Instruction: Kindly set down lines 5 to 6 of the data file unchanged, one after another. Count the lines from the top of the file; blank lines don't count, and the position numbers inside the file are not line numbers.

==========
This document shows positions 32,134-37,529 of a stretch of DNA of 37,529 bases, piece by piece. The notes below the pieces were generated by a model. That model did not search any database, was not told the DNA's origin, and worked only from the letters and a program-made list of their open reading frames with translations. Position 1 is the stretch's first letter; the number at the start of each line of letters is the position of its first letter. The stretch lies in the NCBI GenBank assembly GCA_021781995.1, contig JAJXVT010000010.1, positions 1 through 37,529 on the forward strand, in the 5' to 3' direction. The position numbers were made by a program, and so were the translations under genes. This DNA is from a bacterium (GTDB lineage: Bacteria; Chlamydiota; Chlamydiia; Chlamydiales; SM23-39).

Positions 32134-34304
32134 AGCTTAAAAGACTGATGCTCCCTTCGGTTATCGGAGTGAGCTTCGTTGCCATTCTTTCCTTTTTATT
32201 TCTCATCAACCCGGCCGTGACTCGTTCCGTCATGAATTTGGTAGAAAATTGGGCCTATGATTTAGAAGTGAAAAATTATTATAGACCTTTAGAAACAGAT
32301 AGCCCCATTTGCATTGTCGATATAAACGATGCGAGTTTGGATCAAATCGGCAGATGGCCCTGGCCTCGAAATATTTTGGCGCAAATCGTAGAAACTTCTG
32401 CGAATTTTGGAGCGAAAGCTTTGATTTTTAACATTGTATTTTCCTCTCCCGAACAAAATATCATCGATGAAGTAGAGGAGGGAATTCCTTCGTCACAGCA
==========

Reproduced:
32301 AGCCCCATTTGCATTGTCGATATAAACGATGCGAGTTTGGATCAAATCGGCAGATGGCCCTGGCCTCGAAATATTTTGGCGCAAATCGTAGAAACTTCTG
32401 CGAATTTTGGAGCGAAAGCTTTGATTTTTAACATTGTATTTTCCTCTCCCGAACAAAATATCATCGATGAAGTAGAGGAGGGAATTCCTTCGTCACAGCA